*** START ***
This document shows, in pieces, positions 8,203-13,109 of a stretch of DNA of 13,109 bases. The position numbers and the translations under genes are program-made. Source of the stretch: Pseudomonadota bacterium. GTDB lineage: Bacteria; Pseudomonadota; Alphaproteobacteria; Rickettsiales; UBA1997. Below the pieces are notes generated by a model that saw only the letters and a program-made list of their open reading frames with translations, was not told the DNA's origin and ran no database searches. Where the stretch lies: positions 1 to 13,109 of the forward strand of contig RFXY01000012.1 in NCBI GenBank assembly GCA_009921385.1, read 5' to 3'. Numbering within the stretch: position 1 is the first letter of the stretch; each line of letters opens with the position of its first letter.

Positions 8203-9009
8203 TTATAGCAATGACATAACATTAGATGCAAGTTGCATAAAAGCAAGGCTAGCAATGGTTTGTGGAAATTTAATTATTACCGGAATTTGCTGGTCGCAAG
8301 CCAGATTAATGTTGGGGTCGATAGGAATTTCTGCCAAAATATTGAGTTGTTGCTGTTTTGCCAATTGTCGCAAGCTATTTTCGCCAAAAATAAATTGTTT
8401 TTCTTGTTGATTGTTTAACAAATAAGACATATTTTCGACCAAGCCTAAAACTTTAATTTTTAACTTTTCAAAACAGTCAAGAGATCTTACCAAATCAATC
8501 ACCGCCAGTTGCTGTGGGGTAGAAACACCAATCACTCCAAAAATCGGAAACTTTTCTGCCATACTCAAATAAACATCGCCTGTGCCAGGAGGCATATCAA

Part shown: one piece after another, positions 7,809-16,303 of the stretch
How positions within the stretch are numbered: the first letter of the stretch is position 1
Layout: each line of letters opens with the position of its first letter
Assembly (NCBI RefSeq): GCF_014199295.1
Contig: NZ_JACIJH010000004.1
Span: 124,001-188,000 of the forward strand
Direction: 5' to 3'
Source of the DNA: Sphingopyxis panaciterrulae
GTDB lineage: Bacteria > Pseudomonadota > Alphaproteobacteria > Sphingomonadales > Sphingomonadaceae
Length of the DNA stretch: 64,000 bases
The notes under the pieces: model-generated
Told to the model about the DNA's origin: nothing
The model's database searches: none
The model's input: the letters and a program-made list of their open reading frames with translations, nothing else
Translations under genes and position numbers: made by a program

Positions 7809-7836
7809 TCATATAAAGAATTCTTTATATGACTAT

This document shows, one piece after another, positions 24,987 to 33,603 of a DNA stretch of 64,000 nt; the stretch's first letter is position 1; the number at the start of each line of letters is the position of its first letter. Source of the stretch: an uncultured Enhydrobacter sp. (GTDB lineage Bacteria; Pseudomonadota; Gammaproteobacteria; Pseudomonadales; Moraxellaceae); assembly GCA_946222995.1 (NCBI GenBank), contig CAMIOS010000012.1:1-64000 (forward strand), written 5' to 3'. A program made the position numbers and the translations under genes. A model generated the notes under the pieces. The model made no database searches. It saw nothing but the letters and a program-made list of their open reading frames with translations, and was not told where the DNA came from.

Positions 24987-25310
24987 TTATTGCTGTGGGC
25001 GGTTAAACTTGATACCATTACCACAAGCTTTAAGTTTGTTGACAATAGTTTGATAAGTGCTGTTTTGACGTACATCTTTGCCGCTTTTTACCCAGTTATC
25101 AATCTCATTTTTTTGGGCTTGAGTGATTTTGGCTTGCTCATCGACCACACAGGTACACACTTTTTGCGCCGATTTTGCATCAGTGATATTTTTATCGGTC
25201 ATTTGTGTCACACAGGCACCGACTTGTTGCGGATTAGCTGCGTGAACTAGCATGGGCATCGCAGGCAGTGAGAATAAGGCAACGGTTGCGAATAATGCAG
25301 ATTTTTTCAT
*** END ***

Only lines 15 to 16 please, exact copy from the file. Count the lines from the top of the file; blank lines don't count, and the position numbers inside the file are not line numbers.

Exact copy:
GTDB lineage: Bacteria > Pseudomonadota > Alphaproteobacteria > Sphingomonadales > Sphingomonadaceae
Length of the DNA stretch: 64,000 bases